The Trump administration is expected to revoke California’s ability to establish its own fuel-efficiency standards as part of a broader reconstitution of federal environmental guidelines, Bloomberg News reported Monday.
The fuel-efficiency proposal is expected to be released this week, and will reportedly eliminate California’s Clean Air Act waiver, which allowed the state to require automakers to sell more electric vehicles and enforce more ambitious fuel-efficiency standards than the federal government’s.
In addition to constraining California’s power to enact its own environmental regulations, the proposal would also significantly weaken a broader set of Obama-era regulations implemented to curb the nation’s greenhouse-gas emissions.
As they currently stand, the 2011 federal fuel-efficiency standards require automakers to meet a 50 mpg standard by 2025. Under the new proposal, standards would be capped at the 35 mpg level required by 2020.
The administration’s decision to strip California of its regulatory autonomy will almost certainly prompt a protracted legal battle between administration lawyers, who will argue that the federal government has the sole right to enforce emissions standards, and state attorneys, who will be eager to cast the issue as one of state’s rights.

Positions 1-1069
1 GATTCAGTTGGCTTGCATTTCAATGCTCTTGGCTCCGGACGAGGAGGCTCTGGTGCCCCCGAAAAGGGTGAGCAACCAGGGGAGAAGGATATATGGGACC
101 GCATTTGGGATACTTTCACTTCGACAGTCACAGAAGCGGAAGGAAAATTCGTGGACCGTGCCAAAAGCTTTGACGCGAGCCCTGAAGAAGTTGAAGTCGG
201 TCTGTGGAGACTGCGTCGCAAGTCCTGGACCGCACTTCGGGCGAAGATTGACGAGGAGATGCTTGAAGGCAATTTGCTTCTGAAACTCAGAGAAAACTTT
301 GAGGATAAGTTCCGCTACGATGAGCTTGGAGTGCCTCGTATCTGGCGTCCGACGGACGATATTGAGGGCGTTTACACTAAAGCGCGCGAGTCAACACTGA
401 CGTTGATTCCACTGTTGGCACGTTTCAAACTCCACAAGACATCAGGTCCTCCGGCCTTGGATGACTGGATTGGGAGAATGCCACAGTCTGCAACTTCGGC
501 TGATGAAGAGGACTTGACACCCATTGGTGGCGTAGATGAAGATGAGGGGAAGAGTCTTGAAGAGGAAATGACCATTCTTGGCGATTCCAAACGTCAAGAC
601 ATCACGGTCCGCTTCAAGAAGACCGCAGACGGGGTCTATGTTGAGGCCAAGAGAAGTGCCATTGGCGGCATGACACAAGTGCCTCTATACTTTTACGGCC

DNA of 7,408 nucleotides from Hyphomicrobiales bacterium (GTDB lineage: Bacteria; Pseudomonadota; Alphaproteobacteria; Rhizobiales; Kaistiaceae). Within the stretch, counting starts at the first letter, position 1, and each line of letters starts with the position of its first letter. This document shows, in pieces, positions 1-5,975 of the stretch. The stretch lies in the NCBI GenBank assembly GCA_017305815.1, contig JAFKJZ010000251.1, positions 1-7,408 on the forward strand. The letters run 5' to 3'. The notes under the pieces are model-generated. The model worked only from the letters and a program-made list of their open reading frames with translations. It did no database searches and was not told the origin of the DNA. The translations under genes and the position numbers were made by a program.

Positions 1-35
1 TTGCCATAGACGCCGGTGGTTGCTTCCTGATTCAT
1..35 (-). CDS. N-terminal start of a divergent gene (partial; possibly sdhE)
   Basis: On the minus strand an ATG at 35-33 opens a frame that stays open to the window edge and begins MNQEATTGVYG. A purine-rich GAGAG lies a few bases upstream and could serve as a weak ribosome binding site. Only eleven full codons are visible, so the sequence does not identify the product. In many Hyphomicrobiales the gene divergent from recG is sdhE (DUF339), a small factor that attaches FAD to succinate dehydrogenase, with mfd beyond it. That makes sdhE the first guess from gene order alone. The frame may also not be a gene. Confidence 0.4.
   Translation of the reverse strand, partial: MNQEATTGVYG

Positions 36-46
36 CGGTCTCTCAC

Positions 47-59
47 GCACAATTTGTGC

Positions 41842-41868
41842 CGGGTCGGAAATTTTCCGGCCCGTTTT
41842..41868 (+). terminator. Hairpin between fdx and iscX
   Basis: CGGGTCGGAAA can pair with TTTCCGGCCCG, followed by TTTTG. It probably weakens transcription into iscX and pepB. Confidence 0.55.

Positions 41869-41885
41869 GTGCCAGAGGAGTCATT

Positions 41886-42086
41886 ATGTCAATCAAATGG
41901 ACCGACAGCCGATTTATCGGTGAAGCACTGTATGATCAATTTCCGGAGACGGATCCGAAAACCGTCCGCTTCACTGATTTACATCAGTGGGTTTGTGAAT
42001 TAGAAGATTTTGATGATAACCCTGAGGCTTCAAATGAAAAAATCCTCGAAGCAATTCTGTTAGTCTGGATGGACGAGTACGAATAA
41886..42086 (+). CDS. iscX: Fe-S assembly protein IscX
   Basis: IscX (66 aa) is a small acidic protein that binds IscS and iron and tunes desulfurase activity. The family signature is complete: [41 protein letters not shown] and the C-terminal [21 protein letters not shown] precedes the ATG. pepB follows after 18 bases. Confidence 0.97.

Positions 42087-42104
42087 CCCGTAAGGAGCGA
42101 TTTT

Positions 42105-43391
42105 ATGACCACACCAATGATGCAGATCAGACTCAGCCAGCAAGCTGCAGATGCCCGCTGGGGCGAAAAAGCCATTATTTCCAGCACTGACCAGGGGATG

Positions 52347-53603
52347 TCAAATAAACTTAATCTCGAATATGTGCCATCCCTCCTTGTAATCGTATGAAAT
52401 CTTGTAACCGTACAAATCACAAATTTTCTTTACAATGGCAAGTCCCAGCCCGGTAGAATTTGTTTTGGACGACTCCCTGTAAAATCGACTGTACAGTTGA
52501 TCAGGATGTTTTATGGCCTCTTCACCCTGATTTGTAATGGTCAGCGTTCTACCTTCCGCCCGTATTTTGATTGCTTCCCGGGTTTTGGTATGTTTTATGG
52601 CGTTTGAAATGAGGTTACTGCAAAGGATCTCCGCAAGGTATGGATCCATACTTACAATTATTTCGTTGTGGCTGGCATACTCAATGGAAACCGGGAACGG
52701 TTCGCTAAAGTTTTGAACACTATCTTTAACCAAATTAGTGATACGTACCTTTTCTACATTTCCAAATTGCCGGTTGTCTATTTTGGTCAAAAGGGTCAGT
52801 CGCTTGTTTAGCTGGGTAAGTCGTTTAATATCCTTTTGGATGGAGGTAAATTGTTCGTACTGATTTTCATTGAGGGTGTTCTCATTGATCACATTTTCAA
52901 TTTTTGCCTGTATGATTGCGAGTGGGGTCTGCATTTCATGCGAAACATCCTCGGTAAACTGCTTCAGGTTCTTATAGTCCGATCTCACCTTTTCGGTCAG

Critics of California’s more aggressive policing of greenhouse gases claim that the regulatory rollback will allow drivers to purchase newer, safer cars at a lower price because automakers’ compliance costs will be reduced. Environmentalists, meanwhile, oppose the move as an example of federal overreach.
“This is nothing less than an outrageous attack on public health and states’ rights,” Frank O’Donnell, president of Clean Air Watch, told Bloomberg. “It’s a dumb move for an administration that claims it wants peace, because this will lead to an emissions war: progressive states versus a reactionary federal government. The big question: Who will the car companies back?”
California, along with a coalition of 17 other states, sued the Trump administration in May in anticipation of the imminent regulatory rollback. The suit, which is currently being adjudicated, came after then-EPA administrator Scott Pruit pledged to eliminate the 2011 regulations.